Even restriction to a very extreme level is somewhat unsustainable because eventually, something’s got to give – whether that’s because the body gives up, or the person ends up engaging in “reactive eating.” What this means is that when the body has been starved for so long and has gone into deficit – possibly even feeding off itself (muscles etc) in order to stay alive and keep on ticking – evolution and instinct can kick in. The body overpowers the mind, so to speak. This can lead to eating quantities of food that may (or may not) feel like a lot to the individual, and they might possibly even eat food that otherwise the individual would not have allowed themselves because it is not classed as “safe.” (No doubt I will do a post explaining the notion of safe/none safe foods so don’t despair if you’re unsure of what this means).

This is quite hard for me to admit, but for the sake of trying to make a point, I’m going to admit to it anyway: After periods of severe restriction, I myself have experienced “reactive eating.” It felt like I had absolutely no choice in the matter and it was incredibly stressful. It led to a lot of panic, stress, guilt, self-loathing, shame, worry, paranoia… Need I continue? In a nutshell – it’s not a pleasant experience at all. I’ve heard it being described by others as an “out of body” experience. I completely agree with this because I personally felt such a loss of control. As survival mode kicks in, you almost go onto autopilot as your body desperately tries to make up for what it’s lacking. For me – this has only happened a few times and it certainly isn’t a consistent phenomenon for me. For some however, it can carry on right up until they are weight restored. If you take us back to our caveman days for example – there would have been times where food was scarce due to famine, cold winters and so on. During this time, humans would have probably lost weight. However, when the better days came and food became available again – people would have probably eaten to “make up” for the deficit, and then continued to eat generously in order to “prepare” for the ongoing threat of future famine. A more modern day example of this is the “Minnesota Starvation Experiment” whereby men volunteered to be starved over the course of a few months – and then refed again to see what happened to their mental and physical states. That’s a very basic explanation and I definitely urge you to read more about it here: http://www.zoeharcombe.com/2009/12/the-minnesota-starvation-experiment/ because it really is a very interesting topic.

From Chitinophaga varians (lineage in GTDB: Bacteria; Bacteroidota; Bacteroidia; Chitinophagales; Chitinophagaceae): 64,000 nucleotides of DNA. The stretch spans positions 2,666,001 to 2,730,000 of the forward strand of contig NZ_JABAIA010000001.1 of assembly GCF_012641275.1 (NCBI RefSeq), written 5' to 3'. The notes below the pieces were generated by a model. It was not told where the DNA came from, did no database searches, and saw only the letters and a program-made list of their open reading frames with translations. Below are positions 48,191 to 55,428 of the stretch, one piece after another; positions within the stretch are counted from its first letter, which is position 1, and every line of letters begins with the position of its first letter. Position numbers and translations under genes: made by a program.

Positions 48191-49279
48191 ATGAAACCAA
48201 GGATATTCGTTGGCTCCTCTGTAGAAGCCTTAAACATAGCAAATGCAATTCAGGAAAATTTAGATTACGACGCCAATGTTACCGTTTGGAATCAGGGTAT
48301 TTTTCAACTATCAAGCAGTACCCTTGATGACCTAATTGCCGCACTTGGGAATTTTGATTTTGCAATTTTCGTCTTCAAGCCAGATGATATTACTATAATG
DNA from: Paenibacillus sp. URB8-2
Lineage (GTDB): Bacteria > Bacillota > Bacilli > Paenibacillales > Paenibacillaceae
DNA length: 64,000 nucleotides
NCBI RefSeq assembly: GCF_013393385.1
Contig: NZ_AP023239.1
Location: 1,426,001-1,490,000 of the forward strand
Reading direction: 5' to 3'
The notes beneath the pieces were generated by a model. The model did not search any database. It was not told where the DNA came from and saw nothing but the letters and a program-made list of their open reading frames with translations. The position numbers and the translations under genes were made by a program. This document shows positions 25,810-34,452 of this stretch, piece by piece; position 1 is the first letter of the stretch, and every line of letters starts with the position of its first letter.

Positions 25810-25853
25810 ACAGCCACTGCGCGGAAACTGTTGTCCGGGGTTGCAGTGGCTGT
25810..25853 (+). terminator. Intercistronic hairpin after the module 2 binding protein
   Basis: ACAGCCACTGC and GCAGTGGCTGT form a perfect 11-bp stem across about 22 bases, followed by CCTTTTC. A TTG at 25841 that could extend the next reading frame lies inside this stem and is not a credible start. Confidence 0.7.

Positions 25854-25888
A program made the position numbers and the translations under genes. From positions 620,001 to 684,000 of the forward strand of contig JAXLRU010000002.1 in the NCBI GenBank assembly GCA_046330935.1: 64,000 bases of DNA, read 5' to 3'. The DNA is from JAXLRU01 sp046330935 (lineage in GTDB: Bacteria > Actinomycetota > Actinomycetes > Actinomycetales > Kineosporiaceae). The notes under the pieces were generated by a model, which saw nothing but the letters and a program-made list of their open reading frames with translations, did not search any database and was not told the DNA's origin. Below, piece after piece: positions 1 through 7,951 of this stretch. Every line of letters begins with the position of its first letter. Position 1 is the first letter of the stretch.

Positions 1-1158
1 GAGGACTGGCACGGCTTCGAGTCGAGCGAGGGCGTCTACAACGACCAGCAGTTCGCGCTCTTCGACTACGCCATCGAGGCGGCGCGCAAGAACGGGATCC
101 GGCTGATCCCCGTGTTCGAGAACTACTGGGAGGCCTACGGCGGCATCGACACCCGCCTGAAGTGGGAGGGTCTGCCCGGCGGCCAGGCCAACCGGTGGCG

Although as a little side note, not all restricting type Anorexics experience this (although more often than not, they do). For those who don’t – it can be for a whole host of reasons. The main one that I’ve found is that whilst still severely restricting and not taking in enough nutrition to maintain a healthy body – they’re not doing it to an extreme, unsustainable degree. What I mean is they might simply be “eating more” – despite that “more” simultaneously not being “enough” for their bodies. This reduces the risk of reactive eating or binging because the body, whilst still deprived, isn’t as deprived as it could be.

Anyway. I do hope that I’ve managed to explain this effectively! Long story short is that the idea that “Anorexics never eat” is wrong – because they do. It’s just that their intake is insufficient with keeping their bodies nourished, healthy and happy!

Thank you so much for reading. I really hope that this post wasn’t boring or anything. I’m going to leave a poll for you to gauge how you felt about it. If there isn’t an option on the poll that sums up your thoughts, or you have anything you’d like to add/say – then do feel free to leave a comment below or message me on Facebook! I’m really interested in hearing your feedback because then I can improve on things for next time.

Have a lovely day!

Lucy.